Colonialism and Development: Britain and Its Tropical Colonies, 1850-1960

By Michael Havinden; David Meredith | Go to book overview

9

The ‘colonial question’ and towards colonial reform, 1930-40

OTTAWA AND ITS AFTERMATH

The commercial and financial collapse which overwhelmed the British economy in 1930 and 1931 led to two major breaks with past economic policy. In September 1931 a massive haemorrhage of the Bank of England’s gold and foreign exchange reserves caused the gold standard to be jettisoned and the pound to float: within three months it had lost 31 per cent of its gold value. In February 1932, the policy of free trade, which had been the cornerstone of British international commercial practice for at least 70 years, was abandoned as the new National government introduced a general 10 per cent import levy. The end of free trade meant that the government was at long last in a position to introduce a system of imperial tariff preference. The imperial economic conference, scheduled for Ottawa in July, was the venue for implementation of the long-held dream of the ‘imperial visionaries’ of an empire trade bloc. 1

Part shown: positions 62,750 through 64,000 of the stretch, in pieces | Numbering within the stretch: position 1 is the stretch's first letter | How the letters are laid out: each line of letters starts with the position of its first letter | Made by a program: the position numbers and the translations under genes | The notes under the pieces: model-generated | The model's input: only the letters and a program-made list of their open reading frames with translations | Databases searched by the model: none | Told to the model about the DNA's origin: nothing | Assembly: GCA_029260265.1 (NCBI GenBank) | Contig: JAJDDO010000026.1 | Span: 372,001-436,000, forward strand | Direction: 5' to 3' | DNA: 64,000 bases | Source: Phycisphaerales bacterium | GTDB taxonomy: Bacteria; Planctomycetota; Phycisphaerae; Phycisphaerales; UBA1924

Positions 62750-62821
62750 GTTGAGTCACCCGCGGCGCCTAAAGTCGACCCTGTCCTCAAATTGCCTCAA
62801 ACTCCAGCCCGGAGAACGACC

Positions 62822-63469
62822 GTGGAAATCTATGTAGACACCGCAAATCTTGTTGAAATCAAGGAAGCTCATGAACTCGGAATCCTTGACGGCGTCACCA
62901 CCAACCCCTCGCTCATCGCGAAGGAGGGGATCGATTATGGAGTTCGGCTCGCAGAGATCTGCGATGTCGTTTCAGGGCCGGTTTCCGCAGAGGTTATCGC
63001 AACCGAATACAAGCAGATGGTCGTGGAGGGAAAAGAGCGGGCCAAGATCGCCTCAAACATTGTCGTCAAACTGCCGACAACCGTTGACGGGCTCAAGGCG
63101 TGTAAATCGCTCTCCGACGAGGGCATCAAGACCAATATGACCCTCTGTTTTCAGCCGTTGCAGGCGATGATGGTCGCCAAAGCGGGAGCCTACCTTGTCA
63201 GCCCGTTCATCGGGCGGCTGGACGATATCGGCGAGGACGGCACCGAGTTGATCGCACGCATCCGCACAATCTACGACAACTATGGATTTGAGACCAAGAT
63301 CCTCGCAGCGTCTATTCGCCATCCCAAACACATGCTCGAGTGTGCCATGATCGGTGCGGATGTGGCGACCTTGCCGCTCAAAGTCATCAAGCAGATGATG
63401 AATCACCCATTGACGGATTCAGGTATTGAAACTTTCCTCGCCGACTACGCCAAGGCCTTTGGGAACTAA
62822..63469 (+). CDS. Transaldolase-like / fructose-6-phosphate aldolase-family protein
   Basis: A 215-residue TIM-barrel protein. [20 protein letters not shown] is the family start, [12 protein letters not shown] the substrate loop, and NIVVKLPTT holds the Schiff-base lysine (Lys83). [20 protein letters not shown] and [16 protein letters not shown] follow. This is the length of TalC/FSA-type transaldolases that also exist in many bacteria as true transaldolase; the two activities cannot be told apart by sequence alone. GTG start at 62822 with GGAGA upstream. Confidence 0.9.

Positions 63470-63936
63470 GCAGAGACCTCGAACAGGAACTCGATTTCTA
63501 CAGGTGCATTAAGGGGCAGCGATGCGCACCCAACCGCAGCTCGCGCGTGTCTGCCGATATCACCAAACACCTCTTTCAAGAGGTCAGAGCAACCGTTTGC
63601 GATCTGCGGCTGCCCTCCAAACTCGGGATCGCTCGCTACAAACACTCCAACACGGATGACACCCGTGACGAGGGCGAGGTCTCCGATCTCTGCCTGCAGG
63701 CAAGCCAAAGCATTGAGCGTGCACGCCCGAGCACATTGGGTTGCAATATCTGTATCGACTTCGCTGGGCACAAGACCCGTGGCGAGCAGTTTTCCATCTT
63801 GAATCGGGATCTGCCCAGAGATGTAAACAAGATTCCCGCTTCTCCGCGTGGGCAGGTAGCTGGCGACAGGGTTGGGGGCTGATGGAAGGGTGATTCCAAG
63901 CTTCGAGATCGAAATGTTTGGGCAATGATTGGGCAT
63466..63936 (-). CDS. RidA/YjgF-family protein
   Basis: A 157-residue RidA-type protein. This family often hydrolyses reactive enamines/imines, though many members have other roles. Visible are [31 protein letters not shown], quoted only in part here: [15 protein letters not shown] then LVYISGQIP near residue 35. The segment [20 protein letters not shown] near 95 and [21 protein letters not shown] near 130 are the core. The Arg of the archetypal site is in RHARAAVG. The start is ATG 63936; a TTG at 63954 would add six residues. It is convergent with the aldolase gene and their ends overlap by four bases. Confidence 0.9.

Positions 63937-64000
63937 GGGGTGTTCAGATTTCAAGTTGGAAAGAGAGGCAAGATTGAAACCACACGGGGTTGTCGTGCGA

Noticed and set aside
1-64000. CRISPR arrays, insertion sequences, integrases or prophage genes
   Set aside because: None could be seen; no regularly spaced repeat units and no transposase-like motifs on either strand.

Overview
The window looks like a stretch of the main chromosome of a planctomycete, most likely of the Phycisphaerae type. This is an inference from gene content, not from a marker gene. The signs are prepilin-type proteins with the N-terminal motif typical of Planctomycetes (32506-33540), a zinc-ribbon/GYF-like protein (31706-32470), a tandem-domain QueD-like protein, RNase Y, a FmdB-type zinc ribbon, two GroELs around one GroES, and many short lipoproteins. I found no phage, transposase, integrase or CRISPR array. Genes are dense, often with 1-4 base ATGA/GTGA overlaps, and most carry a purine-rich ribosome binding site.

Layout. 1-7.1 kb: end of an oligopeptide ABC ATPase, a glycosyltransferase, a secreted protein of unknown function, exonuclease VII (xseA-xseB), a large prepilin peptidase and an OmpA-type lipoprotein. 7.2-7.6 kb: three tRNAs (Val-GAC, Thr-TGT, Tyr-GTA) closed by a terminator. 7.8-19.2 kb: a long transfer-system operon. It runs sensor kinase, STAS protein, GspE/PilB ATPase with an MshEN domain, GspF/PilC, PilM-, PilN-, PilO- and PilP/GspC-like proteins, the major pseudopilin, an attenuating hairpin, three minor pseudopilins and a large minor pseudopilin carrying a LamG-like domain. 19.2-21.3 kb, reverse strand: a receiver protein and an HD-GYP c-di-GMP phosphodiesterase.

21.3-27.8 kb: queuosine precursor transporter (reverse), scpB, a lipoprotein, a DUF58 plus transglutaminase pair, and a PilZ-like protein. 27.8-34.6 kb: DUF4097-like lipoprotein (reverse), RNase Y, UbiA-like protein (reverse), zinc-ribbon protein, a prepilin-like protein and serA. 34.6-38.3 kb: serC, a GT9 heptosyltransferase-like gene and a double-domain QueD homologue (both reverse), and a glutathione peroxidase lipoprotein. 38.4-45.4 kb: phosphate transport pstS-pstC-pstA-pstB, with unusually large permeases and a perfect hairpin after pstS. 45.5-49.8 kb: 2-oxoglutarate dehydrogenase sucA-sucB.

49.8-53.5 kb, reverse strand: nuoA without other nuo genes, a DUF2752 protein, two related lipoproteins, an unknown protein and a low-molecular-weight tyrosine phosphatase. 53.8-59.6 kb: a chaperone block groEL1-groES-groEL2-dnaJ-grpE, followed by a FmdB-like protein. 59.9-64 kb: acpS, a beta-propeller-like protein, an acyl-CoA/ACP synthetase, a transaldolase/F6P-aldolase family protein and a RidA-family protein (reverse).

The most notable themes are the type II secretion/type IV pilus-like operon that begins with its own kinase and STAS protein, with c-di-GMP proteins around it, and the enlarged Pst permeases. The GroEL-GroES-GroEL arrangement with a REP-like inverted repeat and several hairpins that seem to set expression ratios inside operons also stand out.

For the tropical colonies, the Ottawa Agreement meant a greater access to the British market in return for greater penetration of British exports of manufactured goods in their markets. Britain was able to give preference to imports from its colonies by allowing them in free of duty while imposing an import duty on the same commodities from non-empire sources. In practice, the benefits to the colonies were insubstan-tial: the foreign product was usually subject to only a 10 per cent impost which in the international conditions of rapidly declining commodity prices in the early 1930s and world over-supply of these commodities, amounted to very little advantage for colonial producers at all. Moreover, in some commodities the colonies produced more than Britain consumed (even in normal times) and thus the preference had virtually no effect on the world price. For certain commodities Britain was not an important market, or not a market at all. In other cases, Britain did not give any preference because it would not impose an import duty on foreign raw materials such as cotton and petroleum oil. In any event, Britain’s demand for imports fell considerably in the

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